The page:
ANNAPOLIS — A proposal focused on replacing addictive painkillers with drugs that deter abuse has gained approval from both sides of the Maryland Legislature.
The bill sponsored by Delegate Karen Lewis Young came in response to the wave of heroin and prescription drug abuse that has swept across Frederick County and the state as a whole. The proposal would require insurance carriers to provide coverage for at least two brand-name and two generic abuse-deterrent painkillers.
Prescription opioids that are resistant to abuse can be chemically designed to prevent crushing, grinding or liquefying, or crafted so that they do not provide a feeling of euphoria.
Without these safeguards, prescription painkillers can become addictive to those who receive prescriptions and also act as a temptation to young people who might find the drugs in the medicine cabinet, said Lewis Young, D-District 3A. Opioids can also act as a gateway to heroin abuse, she said.
“I’m hoping that we’re giving alternatives, that fewer people will get addicted,” she said Thursday.
Lewis Young said she hopes her legislation will fuel competition between drugmakers.
“I think you’ll see the pharmaceutical companies now coming up with a more robust product line of nonaddictive formulas because if they can increase production and variety, they may be able to do it at a lower cost,” Lewis Young said.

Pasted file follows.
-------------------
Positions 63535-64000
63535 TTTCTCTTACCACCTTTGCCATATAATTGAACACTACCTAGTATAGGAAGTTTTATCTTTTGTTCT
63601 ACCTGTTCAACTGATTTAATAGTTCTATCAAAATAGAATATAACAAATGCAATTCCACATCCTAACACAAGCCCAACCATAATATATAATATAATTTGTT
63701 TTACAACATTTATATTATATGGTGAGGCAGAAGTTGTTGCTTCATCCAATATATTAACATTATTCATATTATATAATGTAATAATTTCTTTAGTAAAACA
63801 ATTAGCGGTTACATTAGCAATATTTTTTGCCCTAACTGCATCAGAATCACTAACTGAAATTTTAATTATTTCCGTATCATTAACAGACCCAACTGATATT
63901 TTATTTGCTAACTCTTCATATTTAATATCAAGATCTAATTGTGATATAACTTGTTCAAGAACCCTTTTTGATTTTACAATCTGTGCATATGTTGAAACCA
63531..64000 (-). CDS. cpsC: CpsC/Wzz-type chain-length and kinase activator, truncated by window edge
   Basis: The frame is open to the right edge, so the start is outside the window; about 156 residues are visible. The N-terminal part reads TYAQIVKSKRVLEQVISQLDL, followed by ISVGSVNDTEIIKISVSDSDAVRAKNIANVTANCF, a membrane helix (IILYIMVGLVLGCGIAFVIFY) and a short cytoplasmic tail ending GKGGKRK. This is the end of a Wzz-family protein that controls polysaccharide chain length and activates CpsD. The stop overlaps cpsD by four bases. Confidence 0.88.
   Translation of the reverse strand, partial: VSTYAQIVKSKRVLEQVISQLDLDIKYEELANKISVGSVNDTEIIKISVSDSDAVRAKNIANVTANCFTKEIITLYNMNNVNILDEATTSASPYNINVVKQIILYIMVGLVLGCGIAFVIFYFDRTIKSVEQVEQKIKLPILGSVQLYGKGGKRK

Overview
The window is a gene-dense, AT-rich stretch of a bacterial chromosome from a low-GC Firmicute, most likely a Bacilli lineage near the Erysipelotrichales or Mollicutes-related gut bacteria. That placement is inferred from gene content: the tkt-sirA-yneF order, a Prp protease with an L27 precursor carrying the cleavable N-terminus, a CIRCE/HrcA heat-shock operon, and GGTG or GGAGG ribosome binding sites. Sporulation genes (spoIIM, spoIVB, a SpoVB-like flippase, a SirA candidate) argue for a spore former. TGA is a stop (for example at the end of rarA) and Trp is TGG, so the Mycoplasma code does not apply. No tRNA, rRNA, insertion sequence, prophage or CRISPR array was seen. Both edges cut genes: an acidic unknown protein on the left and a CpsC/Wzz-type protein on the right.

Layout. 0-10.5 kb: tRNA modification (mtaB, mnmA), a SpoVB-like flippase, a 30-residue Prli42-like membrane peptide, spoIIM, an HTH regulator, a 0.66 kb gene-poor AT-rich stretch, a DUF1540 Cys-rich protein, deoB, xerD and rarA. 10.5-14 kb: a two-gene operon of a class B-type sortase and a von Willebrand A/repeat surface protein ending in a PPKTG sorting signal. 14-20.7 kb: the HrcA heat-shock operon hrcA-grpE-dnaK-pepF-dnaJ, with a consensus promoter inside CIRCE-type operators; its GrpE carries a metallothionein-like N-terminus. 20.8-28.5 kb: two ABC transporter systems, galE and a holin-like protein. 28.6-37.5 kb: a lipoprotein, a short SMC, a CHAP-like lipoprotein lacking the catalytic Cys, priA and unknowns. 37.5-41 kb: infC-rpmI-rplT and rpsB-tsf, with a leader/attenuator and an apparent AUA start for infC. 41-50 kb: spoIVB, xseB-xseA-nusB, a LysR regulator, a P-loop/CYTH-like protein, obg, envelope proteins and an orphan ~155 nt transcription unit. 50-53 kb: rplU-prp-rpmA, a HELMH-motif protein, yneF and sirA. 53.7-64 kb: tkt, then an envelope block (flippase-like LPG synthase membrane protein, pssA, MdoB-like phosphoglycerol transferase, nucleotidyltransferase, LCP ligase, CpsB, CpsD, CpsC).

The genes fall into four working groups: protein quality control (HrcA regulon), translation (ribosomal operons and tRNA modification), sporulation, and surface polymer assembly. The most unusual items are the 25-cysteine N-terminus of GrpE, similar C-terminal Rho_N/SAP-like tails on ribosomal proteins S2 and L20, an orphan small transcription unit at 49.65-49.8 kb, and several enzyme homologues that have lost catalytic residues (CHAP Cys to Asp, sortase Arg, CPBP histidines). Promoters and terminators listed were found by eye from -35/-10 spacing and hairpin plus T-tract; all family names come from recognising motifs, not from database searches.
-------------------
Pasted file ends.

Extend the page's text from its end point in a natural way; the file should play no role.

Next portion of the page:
The proposal does not affect a physician’s ability to prescribe medication, she said.
The Maryland Senate on Thursday unanimously approved the measure, which had already cleared the House of Delegates. An identical version sponsored by Sen. Catherine Pugh, D-Baltimore city, has also succeeded in the Legislature.
The bills will now come before Gov. Larry Hogan, who will decide whether to sign them into law. Lewis Young said she is optimistic that he will support the proposal.
Frederick resident Bob Kozloski, who lost his son to an OxyContin overdose, was one of the proposal’s supporters. He argued in written testimony that Lewis Young’s bill would “be part of the toolkit” in reducing overdose deaths. However, he also asked lawmakers, among other things, to strengthen the state’s prescription drug monitoring program and increase penalties for doctors who are at fault in prescription drug overdose deaths.
Though these measures did not move forward, Kozloski said the success of Lewis Young’s bill will encourage his continued advocacy efforts.
“It actually makes me want to fight harder,” Kozloski said Thursday.